Introduction to Slugs and Snails

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Introduction to Slugs and Snails

Slugs and snails belong to the Phylum Mollusca and are more closely related to octopi than insects. Mollusks are a large and diverse group of animals of worldwide distribution. The slugs and snails are much like some insects in their biology. Their damage to ornamental plants resembles that done by caterpillars or wireworms. Slugs and snails are in a subgroup called the Gastropoda, the members of which have a head, a ventral muscular foot, and a shell (internal in slugs and external on snails).

Approximately 725 species of land snails and about 40 species of slugs are now known from North America. Most of these have been introduced accidentally. With few exceptions, native species are solitary in habit and do little or no damage. The introduced slugs and snails are usually gregarious and may cause serious damage as they build up large populations in a local area. In many places, slugs and snails have caused as much damage as insect pests. Eradication and control of slugs and snails is difficult and costly.

Slugs and snails are usually nocturnal so their damage is noticed before the pests are. Slugs and snails leave silvery slime trails on the ground and over plants. Slugs are able to crawl over the sharp edge of a razor blade without harm. Whenever the plant damage done by snails and slugs is easily observable, it has been determined the live weight of the slugs infesting the area may be around 70 pounds per acre! Slugs and snails may consume several times their own body weight each night; damage can be serious within a short time.

Movement of plant material facilitates the dispersal of these pest snails and slugs. Growers need to examine the plant material as it arrives at the facility. If live snails or slugs in the plant material are noticed, the local Department of Agriculture inspector should be called immediately. Failure to take quick action before the slugs or snails become established at the facility can be costly. For example, in a greenhouse complex in Maryland where the brown garden snail was detected as plant material was being unloaded, the grower took no action. One year later the snail was found in a routine inspection by the Department of Agriculture. The grower was then required to have all outgoing shipments inspected for the snail and to begin eradication treatments. It took over three years for the snail to be eradicated from the premises.

As the slugs mature, they become functional males and then true hermaphrodites (self fertilization has been observed in some species). Older slugs are females. Slugs are apparently not repelled by light, but are repelled by rising temperatures. As temperatures rise, slugs crawl down to their hiding places on the soil surface to rest and absorb water through their skin. As temperatures start to fall, slugs actively begin foraging. Thus slugs may be active during the day after a cooling shower as long as the temperatures decline or remain steady. Slugs are very sensitive to ambient temperature and can detect temperature changes as gradual as 2F per hour! Slugs prefer to remain at 17 to 18C although they lay eggs and develop normally (but slower) at lower temperatures. Development ceases below 5C. Slugs can withstand slight freezing temperatures although their tendency to take shelter in cold weather protects them from freezing. Slugs try to escape from temperatures higher than 21C. Slugs are also sensitive to air currents. Gentle breezes elicit a positive response in which the slug turns toward the source and extends its antennae. As the breezes become more brisk, the slugs turn away from the source evidently to escape dehydration. Slugs can withstand brief periods of immersion under water, although they drown after several hours.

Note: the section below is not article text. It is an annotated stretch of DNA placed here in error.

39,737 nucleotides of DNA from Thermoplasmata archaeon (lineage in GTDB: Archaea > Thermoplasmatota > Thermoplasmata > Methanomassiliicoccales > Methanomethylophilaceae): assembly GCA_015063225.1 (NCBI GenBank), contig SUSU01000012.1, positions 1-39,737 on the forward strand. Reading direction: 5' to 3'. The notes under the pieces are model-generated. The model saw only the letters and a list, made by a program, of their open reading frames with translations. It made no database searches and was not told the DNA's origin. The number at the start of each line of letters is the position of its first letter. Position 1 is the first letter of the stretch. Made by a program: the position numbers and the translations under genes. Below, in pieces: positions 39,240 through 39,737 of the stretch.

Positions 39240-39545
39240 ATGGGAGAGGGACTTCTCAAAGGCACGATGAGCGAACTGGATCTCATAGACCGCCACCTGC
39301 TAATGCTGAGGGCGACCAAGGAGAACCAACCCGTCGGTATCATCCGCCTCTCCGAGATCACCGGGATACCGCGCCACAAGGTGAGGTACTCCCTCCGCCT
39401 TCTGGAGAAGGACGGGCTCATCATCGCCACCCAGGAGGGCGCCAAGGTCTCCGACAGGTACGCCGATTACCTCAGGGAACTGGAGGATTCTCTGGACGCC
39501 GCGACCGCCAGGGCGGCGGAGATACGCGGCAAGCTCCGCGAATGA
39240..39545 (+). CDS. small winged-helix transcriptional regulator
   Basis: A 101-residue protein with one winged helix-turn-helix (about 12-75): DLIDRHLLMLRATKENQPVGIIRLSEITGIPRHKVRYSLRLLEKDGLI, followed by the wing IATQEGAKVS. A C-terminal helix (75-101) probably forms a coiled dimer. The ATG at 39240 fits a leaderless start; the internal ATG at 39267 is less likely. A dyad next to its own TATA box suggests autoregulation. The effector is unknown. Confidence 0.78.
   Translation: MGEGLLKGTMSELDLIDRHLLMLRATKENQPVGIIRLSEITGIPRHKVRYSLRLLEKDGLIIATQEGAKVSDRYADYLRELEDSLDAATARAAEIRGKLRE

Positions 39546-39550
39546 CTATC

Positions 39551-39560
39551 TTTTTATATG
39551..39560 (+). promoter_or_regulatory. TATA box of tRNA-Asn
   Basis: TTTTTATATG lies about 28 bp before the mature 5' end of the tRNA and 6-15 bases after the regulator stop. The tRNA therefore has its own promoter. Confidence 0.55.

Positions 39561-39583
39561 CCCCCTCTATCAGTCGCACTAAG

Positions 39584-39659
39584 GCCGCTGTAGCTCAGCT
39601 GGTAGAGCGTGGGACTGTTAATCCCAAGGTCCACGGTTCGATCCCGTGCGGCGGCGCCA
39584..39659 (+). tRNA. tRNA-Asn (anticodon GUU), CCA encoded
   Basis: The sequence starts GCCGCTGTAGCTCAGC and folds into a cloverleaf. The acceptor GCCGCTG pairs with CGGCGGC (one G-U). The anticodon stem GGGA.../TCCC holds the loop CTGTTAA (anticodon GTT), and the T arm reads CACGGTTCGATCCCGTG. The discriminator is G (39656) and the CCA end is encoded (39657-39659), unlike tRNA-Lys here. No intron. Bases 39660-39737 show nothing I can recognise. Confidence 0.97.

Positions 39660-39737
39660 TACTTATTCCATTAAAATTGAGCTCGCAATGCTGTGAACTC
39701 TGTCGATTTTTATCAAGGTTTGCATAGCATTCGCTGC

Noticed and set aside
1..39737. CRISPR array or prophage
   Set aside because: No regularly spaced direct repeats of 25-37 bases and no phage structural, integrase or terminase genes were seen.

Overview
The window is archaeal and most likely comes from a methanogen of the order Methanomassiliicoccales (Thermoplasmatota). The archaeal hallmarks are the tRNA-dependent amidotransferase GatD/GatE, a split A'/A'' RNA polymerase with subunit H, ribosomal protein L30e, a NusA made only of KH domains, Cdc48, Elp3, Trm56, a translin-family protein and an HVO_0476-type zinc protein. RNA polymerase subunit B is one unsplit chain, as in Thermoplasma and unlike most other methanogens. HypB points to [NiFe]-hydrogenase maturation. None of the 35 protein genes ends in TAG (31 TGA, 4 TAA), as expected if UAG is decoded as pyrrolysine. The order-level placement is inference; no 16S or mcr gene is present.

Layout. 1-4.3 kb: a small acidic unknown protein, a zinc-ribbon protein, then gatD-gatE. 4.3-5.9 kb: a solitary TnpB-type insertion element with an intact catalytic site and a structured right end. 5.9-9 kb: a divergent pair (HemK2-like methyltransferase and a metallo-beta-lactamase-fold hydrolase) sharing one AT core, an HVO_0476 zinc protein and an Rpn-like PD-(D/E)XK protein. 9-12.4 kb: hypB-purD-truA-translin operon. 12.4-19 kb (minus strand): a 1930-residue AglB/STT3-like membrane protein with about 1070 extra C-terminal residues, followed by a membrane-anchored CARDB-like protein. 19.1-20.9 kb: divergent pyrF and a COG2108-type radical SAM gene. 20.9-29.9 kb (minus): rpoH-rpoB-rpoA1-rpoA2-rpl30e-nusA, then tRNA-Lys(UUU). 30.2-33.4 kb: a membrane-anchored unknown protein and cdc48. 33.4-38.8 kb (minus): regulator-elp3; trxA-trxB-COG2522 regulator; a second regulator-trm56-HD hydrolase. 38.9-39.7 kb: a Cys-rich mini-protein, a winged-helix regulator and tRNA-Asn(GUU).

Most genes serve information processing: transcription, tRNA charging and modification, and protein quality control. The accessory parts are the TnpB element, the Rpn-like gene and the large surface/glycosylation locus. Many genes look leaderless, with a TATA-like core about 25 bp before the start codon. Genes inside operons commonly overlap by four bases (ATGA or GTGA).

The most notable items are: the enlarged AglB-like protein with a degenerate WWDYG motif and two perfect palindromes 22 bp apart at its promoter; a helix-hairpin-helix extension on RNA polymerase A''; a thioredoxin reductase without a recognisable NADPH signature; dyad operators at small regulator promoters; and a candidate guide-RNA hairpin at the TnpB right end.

Birds (up to 6 per cent of the diet of starlings), ducks, moles, toads, shrews and carnivorous ground beetles, rove beetles, and firefly beetles feed on slugs. Sciomyzid flies and nematodes also parasitize slugs. In addition, slugs are preyed upon by omnivorous slugs such as the spotted garden slug. Dry weather may kill up to 90 percent of slug eggs and young per year.

Metaldehyde baits have been shown to attract slugs up to 1 meter away. The toxic effects of metaldehyde seem to be primarily due to dehydration as metaldehyde elicits excessive mucus production (mucus is 98 percent water and 2 per cent mucoproteins.) Thus in dry weather, metaldehyde is more effective. In wet weather, slugs sometimes can absorb enough moisture to compensate for the water lost in mucus production and therefore recover from the effects of metaldehyde. However, if slugs consume too much metaldehyde, they do not recover. Slugs seem to become more susceptible to carbamate pesticides as they mature. Copper sulfate is toxic to slugs and slugs will not crawl across a barrier of copper metal or wooden surfaces treated with copper sulfate.

Reference to University of Florida/IFAS Pest Control Guides